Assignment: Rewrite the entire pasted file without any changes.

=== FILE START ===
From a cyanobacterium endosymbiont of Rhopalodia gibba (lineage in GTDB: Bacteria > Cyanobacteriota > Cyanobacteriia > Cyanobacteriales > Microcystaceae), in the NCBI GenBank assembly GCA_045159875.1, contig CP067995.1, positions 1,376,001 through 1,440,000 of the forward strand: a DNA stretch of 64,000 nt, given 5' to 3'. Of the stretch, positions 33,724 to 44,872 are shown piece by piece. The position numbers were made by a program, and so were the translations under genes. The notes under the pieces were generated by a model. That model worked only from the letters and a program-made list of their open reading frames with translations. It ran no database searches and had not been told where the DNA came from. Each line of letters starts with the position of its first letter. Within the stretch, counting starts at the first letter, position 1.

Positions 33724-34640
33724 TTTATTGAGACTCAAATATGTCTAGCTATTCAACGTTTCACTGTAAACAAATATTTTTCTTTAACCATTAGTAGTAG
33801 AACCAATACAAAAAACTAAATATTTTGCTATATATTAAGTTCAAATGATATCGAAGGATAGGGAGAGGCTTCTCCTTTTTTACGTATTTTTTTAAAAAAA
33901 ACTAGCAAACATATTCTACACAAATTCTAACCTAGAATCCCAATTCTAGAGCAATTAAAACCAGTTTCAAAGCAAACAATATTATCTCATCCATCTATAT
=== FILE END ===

From a cyanobacterium endosymbiont of Rhopalodia gibba (lineage in GTDB: Bacteria > Cyanobacteriota > Cyanobacteriia > Cyanobacteriales > Microcystaceae), in the NCBI GenBank assembly GCA_045159875.1, contig CP067995.1, positions 1,376,001 through 1,440,000 of the forward strand: a DNA stretch of 64,000 nt, given 5' to 3'. Of the stretch, positions 33,724 to 44,872 are shown piece by piece. The position numbers were made by a program, and so were the translations under genes. The notes under the pieces were generated by a model. That model worked only from the letters and a program-made list of their open reading frames with translations. It ran no database searches and had not been told where the DNA came from. Each line of letters starts with the position of its first letter. Within the stretch, counting starts at the first letter, position 1.

Positions 33724-34640
33724 TTTATTGAGACTCAAATATGTCTAGCTATTCAACGTTTCACTGTAAACAAATATTTTTCTTTAACCATTAGTAGTAG
33801 AACCAATACAAAAAACTAAATATTTTGCTATATATTAAGTTCAAATGATATCGAAGGATAGGGAGAGGCTTCTCCTTTTTTACGTATTTTTTTAAAAAAA
33901 ACTAGCAAACATATTCTACACAAATTCTAACCTAGAATCCCAATTCTAGAGCAATTAAAACCAGTTTCAAAGCAAACAATATTATCTCATCCATCTATAT